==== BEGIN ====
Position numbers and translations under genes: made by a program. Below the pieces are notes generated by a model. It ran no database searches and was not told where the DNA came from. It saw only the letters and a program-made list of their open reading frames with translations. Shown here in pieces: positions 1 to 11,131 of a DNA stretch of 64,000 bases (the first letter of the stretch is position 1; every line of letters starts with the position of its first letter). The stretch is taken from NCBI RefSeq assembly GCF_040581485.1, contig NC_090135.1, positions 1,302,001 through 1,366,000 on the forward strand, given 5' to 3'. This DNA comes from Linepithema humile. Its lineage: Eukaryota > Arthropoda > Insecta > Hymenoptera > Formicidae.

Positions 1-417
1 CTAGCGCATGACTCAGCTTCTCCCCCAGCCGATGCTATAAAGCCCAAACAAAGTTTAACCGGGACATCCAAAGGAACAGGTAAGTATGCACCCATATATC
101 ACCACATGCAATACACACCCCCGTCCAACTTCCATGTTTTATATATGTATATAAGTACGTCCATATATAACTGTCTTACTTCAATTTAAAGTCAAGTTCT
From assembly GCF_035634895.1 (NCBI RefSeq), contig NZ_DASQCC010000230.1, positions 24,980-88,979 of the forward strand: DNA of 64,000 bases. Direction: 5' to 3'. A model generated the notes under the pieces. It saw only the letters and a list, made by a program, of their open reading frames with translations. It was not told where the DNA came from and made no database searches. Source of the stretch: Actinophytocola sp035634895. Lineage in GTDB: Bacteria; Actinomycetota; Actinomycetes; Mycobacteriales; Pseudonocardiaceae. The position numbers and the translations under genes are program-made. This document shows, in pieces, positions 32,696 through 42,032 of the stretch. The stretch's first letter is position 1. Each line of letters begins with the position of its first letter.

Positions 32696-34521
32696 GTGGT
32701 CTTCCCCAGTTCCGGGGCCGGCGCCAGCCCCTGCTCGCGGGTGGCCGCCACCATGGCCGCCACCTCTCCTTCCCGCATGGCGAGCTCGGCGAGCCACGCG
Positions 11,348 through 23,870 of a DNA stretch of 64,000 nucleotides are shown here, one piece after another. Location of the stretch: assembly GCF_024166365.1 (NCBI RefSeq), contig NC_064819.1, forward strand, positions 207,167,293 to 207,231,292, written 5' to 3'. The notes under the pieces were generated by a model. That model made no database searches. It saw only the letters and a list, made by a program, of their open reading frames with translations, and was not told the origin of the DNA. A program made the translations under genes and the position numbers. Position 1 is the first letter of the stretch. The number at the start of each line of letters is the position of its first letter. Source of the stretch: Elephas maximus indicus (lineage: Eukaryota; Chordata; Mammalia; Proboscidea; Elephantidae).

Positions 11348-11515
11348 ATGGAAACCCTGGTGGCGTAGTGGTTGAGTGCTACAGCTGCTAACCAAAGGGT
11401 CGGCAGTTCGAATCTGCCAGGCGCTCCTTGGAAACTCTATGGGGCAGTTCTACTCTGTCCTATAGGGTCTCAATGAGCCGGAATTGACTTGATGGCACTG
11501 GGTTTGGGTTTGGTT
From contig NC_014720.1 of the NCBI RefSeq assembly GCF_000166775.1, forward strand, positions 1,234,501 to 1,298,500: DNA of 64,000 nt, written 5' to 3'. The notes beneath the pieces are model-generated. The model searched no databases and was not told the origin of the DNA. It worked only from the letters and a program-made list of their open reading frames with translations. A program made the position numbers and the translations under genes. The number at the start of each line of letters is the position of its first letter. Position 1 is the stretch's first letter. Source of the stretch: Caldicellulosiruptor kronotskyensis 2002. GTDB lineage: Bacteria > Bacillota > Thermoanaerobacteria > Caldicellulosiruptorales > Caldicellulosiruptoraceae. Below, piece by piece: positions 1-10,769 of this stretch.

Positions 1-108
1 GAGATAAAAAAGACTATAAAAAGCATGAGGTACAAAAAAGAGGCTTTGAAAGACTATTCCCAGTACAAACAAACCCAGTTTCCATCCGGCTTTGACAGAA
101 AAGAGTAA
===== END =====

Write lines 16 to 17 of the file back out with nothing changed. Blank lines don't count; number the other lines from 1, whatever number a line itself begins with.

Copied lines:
1 GAGATAAAAAAGACTATAAAAAGCATGAGGTACAAAAAAGAGGCTTTGAAAGACTATTCCCAGTACAAACAAACCCAGTTTCCATCCGGCTTTGACAGAA
101 AAGAGTAA